Sunday, 30 May 2010

Playing Around…. Can you Waltz with a Semi-colon?

How small can a poem be? Can three short lines satisfy.... Or should we cram the page with syllables, stuff it full of images, like a mouth overwhelmed by a Hotdog?

Some Lit Crit, where I ride around trying to make a decision...

  Sunday morning walk
Bird song and dog barks
     Church bell tolling
                 Rachel Green

Is this enough? 

In the bell tower the vicar’s barking like a dog; while the congregation’s flirts in the graveyard: like peacocks they raise their skirts to the passing choir; who laugh and note the black underwear. Inside Marina and Maria Vasconcelles sing of kettles and old age pensions; her daughter Zhenya laughs a little: she finds them fun, but her own words are better. Yes! much much better.

You walk past
The high stonewall

A bell, a dog
And birds laughing

Iridescent notes
You leave behind…

Fading songs
Now far off flutes…

Later you rest
On a quiet bank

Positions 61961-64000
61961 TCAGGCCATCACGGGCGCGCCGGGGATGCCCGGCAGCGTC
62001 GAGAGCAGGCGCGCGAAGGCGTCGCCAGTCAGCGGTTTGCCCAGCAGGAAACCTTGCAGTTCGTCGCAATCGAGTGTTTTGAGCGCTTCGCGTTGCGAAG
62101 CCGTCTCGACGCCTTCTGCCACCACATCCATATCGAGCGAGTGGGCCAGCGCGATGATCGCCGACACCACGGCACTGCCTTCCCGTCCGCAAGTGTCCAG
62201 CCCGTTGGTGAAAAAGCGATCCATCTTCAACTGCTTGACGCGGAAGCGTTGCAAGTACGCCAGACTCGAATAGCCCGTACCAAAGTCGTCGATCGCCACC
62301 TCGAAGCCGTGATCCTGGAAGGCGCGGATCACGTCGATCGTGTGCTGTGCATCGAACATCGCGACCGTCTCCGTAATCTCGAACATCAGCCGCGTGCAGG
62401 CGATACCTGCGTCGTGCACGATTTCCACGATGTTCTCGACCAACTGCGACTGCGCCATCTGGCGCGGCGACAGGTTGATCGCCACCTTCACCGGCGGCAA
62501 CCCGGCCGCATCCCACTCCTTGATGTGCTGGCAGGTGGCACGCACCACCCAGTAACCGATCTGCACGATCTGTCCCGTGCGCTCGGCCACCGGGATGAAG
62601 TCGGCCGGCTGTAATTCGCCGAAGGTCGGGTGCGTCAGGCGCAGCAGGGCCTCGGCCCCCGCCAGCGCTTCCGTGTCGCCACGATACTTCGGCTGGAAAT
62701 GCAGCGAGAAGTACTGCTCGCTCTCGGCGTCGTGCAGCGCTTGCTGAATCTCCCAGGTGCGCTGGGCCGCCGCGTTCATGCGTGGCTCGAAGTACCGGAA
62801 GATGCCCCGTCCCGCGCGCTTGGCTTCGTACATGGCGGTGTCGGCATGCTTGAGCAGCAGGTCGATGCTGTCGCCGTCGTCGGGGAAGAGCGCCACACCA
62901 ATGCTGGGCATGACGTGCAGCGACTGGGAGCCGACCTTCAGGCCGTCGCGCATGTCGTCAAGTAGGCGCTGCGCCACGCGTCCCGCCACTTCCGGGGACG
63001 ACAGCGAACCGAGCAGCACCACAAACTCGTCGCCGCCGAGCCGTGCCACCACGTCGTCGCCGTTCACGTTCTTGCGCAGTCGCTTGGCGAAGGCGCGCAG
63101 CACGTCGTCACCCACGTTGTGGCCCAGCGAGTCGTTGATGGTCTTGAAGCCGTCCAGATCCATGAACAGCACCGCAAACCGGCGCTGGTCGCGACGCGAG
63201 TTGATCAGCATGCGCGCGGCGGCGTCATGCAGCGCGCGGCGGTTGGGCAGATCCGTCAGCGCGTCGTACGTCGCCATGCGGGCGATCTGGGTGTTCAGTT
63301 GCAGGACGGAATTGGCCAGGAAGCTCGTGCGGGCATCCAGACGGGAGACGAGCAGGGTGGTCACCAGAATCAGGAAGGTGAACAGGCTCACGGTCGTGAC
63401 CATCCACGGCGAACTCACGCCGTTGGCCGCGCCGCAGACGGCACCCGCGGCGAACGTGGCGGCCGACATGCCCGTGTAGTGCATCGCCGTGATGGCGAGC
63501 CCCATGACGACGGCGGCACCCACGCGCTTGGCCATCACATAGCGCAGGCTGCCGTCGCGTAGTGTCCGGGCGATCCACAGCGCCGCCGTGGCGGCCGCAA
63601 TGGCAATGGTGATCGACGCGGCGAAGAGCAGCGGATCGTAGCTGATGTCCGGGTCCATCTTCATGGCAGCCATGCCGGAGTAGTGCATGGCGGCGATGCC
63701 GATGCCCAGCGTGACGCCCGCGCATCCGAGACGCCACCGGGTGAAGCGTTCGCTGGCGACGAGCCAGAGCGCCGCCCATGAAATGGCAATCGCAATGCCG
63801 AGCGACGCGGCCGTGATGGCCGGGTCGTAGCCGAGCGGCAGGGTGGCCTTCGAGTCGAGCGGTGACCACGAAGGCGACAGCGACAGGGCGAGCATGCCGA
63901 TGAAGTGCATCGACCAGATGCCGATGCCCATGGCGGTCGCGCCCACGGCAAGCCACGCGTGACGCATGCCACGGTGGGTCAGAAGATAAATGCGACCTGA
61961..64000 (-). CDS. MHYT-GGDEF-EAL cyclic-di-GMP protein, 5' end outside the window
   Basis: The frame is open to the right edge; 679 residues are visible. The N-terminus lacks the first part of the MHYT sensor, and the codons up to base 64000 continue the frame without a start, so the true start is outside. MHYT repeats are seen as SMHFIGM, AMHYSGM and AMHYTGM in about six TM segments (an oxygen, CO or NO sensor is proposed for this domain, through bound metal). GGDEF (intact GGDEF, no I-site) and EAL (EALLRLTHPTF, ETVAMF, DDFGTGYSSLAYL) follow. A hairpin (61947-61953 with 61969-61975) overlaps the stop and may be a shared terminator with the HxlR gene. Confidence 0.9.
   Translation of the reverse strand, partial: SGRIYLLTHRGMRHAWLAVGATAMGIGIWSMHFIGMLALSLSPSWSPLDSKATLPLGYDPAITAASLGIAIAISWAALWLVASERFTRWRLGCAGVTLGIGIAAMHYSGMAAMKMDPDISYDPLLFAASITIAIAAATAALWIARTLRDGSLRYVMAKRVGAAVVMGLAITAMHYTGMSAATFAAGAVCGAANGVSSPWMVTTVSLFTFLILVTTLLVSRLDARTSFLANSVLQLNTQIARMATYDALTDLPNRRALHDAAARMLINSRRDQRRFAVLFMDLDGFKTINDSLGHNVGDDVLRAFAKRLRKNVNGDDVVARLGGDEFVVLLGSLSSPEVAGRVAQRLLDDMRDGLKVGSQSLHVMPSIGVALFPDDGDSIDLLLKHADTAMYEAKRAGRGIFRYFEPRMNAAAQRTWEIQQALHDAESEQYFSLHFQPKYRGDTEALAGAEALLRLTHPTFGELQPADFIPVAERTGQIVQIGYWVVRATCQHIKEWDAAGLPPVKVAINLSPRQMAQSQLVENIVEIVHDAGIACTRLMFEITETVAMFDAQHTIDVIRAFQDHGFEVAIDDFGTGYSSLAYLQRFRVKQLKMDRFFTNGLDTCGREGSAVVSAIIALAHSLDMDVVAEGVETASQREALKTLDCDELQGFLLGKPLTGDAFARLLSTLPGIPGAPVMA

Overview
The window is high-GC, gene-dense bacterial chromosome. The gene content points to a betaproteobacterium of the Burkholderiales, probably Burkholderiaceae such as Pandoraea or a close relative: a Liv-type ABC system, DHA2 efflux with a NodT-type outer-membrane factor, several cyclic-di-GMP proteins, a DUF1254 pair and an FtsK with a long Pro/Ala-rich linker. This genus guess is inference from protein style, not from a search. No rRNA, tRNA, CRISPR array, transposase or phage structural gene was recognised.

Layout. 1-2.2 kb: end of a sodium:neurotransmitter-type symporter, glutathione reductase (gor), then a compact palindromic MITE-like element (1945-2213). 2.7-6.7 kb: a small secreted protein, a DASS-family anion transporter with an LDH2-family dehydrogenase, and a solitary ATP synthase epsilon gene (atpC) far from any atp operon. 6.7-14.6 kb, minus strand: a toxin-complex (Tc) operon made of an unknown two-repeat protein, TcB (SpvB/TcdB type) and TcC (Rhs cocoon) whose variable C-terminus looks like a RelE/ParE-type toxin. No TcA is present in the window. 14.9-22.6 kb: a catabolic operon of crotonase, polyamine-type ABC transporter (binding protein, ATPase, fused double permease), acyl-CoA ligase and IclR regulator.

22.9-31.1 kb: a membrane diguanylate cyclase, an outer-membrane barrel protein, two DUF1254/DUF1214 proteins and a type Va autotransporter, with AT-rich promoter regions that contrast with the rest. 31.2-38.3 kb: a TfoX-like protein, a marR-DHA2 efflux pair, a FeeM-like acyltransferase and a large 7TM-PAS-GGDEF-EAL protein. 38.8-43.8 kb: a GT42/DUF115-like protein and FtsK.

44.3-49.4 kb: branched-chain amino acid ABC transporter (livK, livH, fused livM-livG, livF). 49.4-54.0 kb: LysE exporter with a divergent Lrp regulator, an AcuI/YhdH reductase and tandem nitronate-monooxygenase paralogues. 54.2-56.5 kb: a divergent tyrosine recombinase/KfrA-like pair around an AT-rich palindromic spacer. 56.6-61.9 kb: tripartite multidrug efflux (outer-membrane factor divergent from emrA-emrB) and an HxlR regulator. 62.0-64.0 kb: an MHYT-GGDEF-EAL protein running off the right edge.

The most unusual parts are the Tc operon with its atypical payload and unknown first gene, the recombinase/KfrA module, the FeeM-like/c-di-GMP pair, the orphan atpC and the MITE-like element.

And memories
Tumble into words.

Or too much?

Once in a Rothko exhibition I became so used to the lack of activity in the paintings that when I saw one picture that some lines and sharp brushwork it overwhelmed me – much too much!

In classic Chinese poetry what strikes me is the general quietness of the poem, a quietness heightened by small movements:

In our idleness cinnamon blossoms fall.
In night quiet, spring mountains stand

empty. Moonrise startles mountain birds:
here and there, cries in a spring gorge.

                    (Bird-Cry CreekWang Wei)

While in Classical Japanese verse, there’s that sudden jolt out of the mundane into the unexpected:

I forgot that my lips
Were rouged,
Of the clear spring
              (Fukuda Chiyo-ni)

The implication hangs like mist in the air…

Here in Rachel Green’s Haiga (there’s an image attached) there’s a Monday morning rush hour in just three short lines. Are Sundays really that busy?

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